segunda-feira, 5 de dezembro de 2016

Upspeak and vocal fry

There's something happening with speech patterns. First, they are changing in unpleasant ways. Second, they are being more policed than ever. I mean, at least there are names for speech subtleties, so it's easier to talk about occurring patterns. Such as upspeak and vocal fry. In my opinion, they are annoying as hell.

Upspeak is when intonation rises at the end of a sentence, which makes it sound like a question. It's used particularly in what is known valleyspeak, a "sociolect" also often used by those who love the "like" word.

What takes the cake though is vocal fry. You know The Ring or The Grudge? (Not posed as upspeak, but as a legitimate question) That sound that precedes that scary girl showing up? Vocal fry is caused by air bubbles in vocal folds and it is stuff from nightmares. It has a jittery, creaky effect that sounds like it comes from such horror movies. Or like it's coming from a socialite without enough oxygen to form a complete sentence.

I am thankful that this has a name, otherwise I wouldn't be able to shame it here. While there is this study that shows women who use vocal fry may be seen as urban-oriented and upwardly mobile, and this study suggests its use is increasing, anecdotal evidence shows that frying is associated with ditzy people.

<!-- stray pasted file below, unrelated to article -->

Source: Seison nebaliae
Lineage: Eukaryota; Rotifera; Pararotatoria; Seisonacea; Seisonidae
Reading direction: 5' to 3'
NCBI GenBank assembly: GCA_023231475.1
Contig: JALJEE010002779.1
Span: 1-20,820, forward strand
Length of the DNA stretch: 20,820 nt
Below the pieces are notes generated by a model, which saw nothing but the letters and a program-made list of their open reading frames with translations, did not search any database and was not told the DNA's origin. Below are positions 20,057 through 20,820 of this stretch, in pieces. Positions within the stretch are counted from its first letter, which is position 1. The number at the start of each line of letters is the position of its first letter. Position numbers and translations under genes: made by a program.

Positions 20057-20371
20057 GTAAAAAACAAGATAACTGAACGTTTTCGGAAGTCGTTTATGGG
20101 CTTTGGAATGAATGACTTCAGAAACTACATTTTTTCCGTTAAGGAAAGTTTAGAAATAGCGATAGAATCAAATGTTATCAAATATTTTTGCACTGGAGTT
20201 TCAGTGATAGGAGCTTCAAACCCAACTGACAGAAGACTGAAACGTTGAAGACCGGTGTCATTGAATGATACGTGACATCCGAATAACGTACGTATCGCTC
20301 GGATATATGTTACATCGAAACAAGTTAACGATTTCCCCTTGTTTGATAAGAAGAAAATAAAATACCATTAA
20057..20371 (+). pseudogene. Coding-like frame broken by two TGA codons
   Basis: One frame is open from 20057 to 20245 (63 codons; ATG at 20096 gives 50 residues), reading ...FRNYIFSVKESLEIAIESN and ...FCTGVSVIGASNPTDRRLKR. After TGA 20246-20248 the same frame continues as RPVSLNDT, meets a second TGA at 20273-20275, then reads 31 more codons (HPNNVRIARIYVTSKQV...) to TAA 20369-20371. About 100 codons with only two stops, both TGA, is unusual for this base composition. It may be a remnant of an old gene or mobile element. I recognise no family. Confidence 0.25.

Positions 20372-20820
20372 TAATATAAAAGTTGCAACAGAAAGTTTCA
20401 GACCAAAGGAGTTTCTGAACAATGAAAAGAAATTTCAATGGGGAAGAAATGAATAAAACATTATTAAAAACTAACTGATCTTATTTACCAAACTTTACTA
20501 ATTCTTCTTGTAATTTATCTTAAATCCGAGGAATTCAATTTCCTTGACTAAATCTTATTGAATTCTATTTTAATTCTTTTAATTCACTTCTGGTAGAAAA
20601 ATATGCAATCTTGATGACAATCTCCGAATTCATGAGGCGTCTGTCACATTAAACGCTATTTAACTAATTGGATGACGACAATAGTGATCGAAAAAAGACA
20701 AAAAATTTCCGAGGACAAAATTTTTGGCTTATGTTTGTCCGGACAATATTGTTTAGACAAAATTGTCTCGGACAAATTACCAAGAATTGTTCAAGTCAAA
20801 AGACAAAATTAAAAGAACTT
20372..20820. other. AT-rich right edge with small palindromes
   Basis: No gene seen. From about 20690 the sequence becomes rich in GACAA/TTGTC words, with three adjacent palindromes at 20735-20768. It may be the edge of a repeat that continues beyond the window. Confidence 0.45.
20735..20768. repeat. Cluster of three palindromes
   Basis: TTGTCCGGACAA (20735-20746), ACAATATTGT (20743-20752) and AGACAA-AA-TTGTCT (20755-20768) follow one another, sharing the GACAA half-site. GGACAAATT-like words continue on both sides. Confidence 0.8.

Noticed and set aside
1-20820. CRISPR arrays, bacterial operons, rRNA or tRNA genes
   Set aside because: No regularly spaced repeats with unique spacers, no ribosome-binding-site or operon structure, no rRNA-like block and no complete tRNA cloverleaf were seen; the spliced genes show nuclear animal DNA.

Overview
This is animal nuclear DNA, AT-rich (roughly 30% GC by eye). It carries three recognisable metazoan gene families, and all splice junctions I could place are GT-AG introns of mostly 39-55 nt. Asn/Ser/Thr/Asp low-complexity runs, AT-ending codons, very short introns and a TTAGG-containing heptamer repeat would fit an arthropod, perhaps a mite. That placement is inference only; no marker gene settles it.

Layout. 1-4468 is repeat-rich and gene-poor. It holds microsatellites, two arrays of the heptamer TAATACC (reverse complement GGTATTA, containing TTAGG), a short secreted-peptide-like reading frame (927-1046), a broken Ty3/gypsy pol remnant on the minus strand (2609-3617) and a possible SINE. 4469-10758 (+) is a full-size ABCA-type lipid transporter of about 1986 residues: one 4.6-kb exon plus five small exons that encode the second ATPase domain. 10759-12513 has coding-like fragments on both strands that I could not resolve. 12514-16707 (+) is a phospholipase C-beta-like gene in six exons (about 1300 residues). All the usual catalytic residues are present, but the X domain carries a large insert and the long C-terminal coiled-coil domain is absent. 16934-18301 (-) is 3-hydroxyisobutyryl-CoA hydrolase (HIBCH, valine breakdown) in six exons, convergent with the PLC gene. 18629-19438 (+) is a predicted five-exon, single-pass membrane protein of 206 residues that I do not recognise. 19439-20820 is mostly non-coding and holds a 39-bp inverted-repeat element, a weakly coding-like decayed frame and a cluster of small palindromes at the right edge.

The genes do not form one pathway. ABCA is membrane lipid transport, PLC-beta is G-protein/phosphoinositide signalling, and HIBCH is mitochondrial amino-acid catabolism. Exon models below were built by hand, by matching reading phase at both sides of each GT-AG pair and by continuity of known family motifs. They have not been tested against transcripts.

It's been made fun of in newspapers, television and radio shows, and podcasts for a reason, right? Because it's annoying. Yes, Noam Chomsky does it and he's a guy, but he has many more qualities to show for. 

Women, who obviously have less chances to establish a reputation right away and suffer from obsolete instances of inequality like, every day, have to be more concerned about their ideas being listened to, not their speech style. It's seriously unfair, but we women feel it and we have to constantly be extra cautious about appearance to the point of exhaustion. That's why vocal fry is actually detrimental to us women. 

It creates a gendered bubble, an automatic labeling system that places us at a level from where form undermines content. Where those who listen to us may be able to categorize us based on whether they think our speech pattern is urban-oriented and upwardly mobile or ditzy, airheaded and valley-like.

That's why I mentioned speech is being more policed than ever. The same way it's irritating that everything is analyzed these days and certain things are made fun of, it's also irritating that such fads as frying and upspeak turn into a new way of speaking and get picked up so much that they get analyzed in the first place and then associated with personality traits or abilities or genders. It's hard to have to think about these things.

It's hard to pay attention to how we behave and how we might be perceived. I'm only complaining about vocal fry because it's annoying though and it may become a thing. But that's because I obviously have misophonia.

Too long, didn't read version:


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